Keywords: Communication Technology, Tourism, Communication Strategies, Qualitative Analysis, Destination Image, Behavioural analysis, Sentiment analysis, Discourse Analysis, Evaluation
    JEL: L83
  8. By: Niels Van Felius (Research Unit Service Studies, Stenden University of Applied Sciences, Leeuwarden, Netherlands); Elena Cavagnaro (Research Unit Service Studies, Stenden University of Applied Sciences, Leeuwarden, Netherlands)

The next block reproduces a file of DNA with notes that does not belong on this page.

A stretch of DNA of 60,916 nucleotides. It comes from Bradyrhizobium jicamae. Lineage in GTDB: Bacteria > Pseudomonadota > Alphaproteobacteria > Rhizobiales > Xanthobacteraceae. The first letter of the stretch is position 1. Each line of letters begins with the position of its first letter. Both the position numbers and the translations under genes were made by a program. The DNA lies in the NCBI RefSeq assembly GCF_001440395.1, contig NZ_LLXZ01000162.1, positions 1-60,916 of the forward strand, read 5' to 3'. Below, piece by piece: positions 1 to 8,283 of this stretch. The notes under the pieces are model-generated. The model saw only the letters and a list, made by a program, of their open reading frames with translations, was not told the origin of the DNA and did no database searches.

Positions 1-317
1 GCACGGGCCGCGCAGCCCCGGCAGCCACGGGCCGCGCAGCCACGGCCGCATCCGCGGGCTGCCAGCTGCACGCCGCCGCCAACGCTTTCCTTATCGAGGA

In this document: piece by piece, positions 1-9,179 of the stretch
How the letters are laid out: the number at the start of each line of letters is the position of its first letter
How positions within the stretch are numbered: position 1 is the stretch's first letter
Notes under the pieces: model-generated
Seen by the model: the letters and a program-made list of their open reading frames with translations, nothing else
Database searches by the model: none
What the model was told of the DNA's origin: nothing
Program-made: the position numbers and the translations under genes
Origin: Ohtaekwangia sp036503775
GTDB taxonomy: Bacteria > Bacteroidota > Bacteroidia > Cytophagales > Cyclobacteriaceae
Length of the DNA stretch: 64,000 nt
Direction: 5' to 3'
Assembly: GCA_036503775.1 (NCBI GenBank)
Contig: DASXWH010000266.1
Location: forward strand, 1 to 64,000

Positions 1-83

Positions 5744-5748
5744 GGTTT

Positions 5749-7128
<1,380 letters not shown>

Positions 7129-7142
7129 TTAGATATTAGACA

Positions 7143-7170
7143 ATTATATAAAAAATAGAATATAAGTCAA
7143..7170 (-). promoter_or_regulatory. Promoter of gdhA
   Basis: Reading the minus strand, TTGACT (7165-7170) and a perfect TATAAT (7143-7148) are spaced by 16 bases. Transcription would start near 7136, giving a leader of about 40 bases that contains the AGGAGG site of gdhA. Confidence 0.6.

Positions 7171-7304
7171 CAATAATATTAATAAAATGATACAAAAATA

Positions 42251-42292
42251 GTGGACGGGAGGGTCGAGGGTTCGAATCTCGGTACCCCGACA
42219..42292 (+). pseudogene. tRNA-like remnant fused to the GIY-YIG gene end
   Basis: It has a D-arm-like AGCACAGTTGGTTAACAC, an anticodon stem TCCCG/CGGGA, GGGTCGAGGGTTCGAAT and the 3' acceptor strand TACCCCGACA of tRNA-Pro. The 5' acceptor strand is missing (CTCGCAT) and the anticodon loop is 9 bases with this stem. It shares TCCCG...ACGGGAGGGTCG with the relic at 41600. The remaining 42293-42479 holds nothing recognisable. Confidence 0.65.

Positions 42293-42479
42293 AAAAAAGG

Abstract: Purpose – This paper addresses the issue put forward by Bynum Boley and Remington-Doucette by proposing a multi-disciplinary method, as an applicable learning method to integrate all three dimensions of sustainability in Hospitality education. The purpose of this paper is to request feedback of the industry partners and colleagues present at the conference to a proposed educational method that is possibly suitable in the design of a minor in sustainability for hospitality management. Design/ Methodology/ Approach – The educational method designed focuses on solving sustainability problems of the “real world” and extends the research on integrating sustainability in higher hospitality management education. Findings – Through the analysis of sustainability in Hospitality education and through adding the concept of the triple bottom line6 for value creation to the quadrants of the Hospitality Value Chain, an integration of sustainability in the system of hospitality education is considered and explored. Since sustainability is an everlasting process, education needs to be on the forefront in creating future change agents2. This possibly requires an alternative view on developing knowledge and skills of hospitality and tourism students via a multi-disciplinary approach/learning method. Practical implications – The designed learning method can be put in practice and used for further research on implementation of sustainability in higher hospitality education. The originality of this research –The originality of this research consist of the fact that this form of sustainable education is in its primary stage and not much debated yet.